Worldwide spending on mobile phones will reach nearly $399.5 billion this year, a 4.3-percent increase, as shoppers make more room in their budgets for premium devices, according to Gartner's latest analysis of the device market. Caught in this phone upgrade cycle, buyers will spend over $423 billion by 2019, predicts the research firm.
"The increased ASP [average selling price] for mobile phones was driven by users across the board. They are replacing their basic phones with better-quality and more feature-rich basic phones, due to improved product portfolios from rising vendors such as Huawei and Oppo," observed Gartner research vice president Annette Zimmermann in a statement. "In emerging markets, the majority of users are upgrading to better basic phones as the leap to premium phones remains out of reach for most."
Last year, Chinese vendors Huawei, Oppo and BBK helped raise the ASP of basic phones by 13.5 percent. This year, they're expected to increase prices by another four percent on average.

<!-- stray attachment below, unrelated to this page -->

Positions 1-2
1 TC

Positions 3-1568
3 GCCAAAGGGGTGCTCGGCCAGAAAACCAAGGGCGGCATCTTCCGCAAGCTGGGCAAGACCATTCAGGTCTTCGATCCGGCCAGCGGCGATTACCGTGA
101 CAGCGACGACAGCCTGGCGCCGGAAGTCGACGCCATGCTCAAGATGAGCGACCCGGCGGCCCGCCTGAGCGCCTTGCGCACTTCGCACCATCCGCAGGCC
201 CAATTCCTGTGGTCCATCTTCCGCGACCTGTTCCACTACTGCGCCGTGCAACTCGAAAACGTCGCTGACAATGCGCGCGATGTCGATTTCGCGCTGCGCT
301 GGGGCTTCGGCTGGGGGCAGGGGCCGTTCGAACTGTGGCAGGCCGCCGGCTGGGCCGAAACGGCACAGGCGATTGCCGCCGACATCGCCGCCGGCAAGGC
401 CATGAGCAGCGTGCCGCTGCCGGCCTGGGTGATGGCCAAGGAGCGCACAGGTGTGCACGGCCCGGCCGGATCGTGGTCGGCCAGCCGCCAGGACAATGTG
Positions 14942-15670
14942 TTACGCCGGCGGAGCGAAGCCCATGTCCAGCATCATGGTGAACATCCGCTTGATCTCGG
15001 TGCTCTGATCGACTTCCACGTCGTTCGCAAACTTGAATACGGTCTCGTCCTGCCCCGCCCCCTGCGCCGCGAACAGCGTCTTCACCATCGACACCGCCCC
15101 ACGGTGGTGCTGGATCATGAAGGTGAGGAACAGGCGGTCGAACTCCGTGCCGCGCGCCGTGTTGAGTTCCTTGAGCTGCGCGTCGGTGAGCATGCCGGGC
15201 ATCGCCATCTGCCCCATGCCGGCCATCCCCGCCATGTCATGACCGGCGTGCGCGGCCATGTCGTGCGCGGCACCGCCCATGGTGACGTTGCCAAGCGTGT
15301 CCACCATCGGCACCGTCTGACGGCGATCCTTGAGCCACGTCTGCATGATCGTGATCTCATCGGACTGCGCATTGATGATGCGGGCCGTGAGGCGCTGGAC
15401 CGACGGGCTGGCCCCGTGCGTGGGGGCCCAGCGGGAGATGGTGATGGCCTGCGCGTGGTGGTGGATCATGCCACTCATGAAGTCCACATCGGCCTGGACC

The arrival of some highly-anticipated handsets later this year will also boost the premium phone market, predicted Zimmerman.
"The high-end smartphone ASP will continue to soar, given the announcement of the Samsung Galaxy 8 and the release of the tenth-anniversary Apple iPhone later this year. We expect the premium-phone ASP to increase by four percent in North America in 2017," she added.
All told, mobile phone vendors are poised to ship 1.91 billion units this year, a figure that will surpass 1.95 billion in 2019.
Average selling prices for PCs are also expected to rise due to pricier component costs, particularly system memory. Since June 2016, DRAM prices have doubled, noted Gartner.
"As a result, PC providers will increase the prices of PCs toward the end of the year," said Ranjit Atwal, research director at Gartner, in a statement. "We expect the overall ASP for PCs to increase by 1.4 percent in current U.S. dollars."
In general, buyers are bypassing the bargain bin. "Across the world, the device market is becoming less price-sensitive. Consumers and businesses are seeking better products that suit their lifestyles, rather than just opting for the cheapest products," remarked Atwal.
That appetite will help push the overall device market, which includes PCs (desktop, notebooks and ultramobiles), tablets and mobile phones, to $599 billion this year, a two-percent gain. Mobile phone sales will make up more than two-thirds (67 percent) of that total.
Pedro Hernandez is a contributing editor at Datamation. Follow him on Twitter @ecoINSITE.